16. The burden in the instant case for the Plaintiff to show that the letter mark PP is distinctive is indeed formidable. The counsel for the Plaintiff has correctly identified the parameters for testing the distinctiveness of a mark as extent and period of use, goodwill and association in the minds of consumers, investments on advertisements, recognition in trade circles and channels of distribution and the relevant class of customers. However, on the facts of the present case the Plaintiffs have not passed the first test which is to show that the letter mark PP is distinctive and they in fact adopted and used the mark PP per se for any of their products and services at any point in time. It is only thereafter that the other parameters come into play.
17. Letter marks which are a combination of alphabets do not admit of easy acceptance as distinctive marks. It is true that on account of long usage in a line of trade letter marks can attain a formidable reputation and considerable goodwill. That will depend on the facts of each case. While in Mahendra and Mahendra Paper Mills v. Mahindra and Mahindra Ltd. 2002 (24) PTC 121 the Supreme Court injuncted a company running a paper mill from adopting the corporate name deceptively similar to Mahindra and Mahindra Ltd. which was in a different trade line, it was on account of the latter showing to the satisfaction of the court that the reputation and goodwill of its corporate and trade name was formidable enough to ward of deceptively similar (in that case essentially phonetic) corporate names. In Larsen & Toubro Ltd. v. Lachmi Narain Traders & Co. the mark LnT was held to be deceptively similar phonetically to L&T. That is however not the case here. The Plaintiff has not been able to prima facie show that it has built a reputation and goodwill around the letter mark PP per se either in relation to Class 14 goods or in any other class of goods and services. Its use of the letters has always been in combination with other descriptive words like "Jewellers" and "Towers" or the letters "J" and "T".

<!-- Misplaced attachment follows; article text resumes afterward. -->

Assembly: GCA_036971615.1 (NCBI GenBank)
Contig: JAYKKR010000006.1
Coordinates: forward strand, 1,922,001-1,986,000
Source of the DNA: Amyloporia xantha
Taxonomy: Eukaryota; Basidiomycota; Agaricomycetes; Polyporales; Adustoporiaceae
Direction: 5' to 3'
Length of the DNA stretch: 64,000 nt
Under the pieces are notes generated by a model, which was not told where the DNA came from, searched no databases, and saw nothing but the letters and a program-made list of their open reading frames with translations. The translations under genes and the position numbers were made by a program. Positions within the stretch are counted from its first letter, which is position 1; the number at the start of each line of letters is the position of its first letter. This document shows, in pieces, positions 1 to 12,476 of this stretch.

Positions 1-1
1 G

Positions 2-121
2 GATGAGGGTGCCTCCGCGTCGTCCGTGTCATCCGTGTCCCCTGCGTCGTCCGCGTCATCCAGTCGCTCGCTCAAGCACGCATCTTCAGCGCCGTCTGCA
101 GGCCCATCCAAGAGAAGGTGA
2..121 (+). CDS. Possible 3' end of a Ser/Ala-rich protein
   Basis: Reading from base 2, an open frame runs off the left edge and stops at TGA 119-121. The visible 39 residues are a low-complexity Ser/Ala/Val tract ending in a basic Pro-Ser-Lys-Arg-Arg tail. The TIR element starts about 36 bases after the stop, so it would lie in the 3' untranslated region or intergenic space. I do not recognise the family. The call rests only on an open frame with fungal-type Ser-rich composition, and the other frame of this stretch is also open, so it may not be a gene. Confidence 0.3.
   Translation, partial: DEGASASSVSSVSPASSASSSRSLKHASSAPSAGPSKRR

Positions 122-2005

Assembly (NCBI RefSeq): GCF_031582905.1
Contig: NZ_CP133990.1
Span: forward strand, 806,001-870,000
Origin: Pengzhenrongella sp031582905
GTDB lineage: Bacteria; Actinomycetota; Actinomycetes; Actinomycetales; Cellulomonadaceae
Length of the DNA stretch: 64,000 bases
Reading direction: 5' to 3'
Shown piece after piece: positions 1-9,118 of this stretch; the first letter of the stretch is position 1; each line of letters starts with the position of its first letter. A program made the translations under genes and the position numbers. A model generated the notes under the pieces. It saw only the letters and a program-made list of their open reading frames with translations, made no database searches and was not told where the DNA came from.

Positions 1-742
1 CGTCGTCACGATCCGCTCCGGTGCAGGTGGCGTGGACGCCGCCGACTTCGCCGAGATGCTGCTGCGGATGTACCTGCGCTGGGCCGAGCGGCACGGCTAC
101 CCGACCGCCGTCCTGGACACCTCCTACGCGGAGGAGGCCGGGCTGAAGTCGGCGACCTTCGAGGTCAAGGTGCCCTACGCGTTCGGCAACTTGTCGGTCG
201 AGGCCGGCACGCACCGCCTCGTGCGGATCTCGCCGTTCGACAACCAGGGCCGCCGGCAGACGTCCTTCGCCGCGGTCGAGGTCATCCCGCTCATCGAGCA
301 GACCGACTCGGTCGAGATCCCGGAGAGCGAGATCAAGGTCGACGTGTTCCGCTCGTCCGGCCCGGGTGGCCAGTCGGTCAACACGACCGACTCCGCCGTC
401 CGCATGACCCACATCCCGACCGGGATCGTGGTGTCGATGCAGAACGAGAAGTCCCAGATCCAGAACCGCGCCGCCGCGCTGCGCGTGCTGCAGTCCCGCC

18. A reference is made to the passage in pages 24-13 of McCarthy on Trademarks to urge that "the modern rule of law gives the trademark owner protection against the use of its mark on any product or service which would reasonably be thought by the buying public to come from the same source, or thought to be affiliated with, connected with, or sponsored by the trademark owner." With reference to the Defendant PP Prime Properties it was urged that this was a case of an attempt by that Defendant at "injurious association" with the Plaintiff PPJPL. However, it should be remembered that the customer here is a person booking a commercial space in either a commercial complex or in a shopping mall, and in prominent commercial localities in New Delhi. In this context, the following observations of Kerly's Law of Trade Marks and Trade Names by David Kitchin et al.(14th Edition, 2005, Sweet & Maxwell) pp. 589-590 are relevant:
"In passing off, the persons to be considered in estimating whether the resemblance between the marks in question is likely to deceive are all of those also are likely to become purchasers of the goods upon which the marks are used, provided that such persons use ordinary care and intelligence.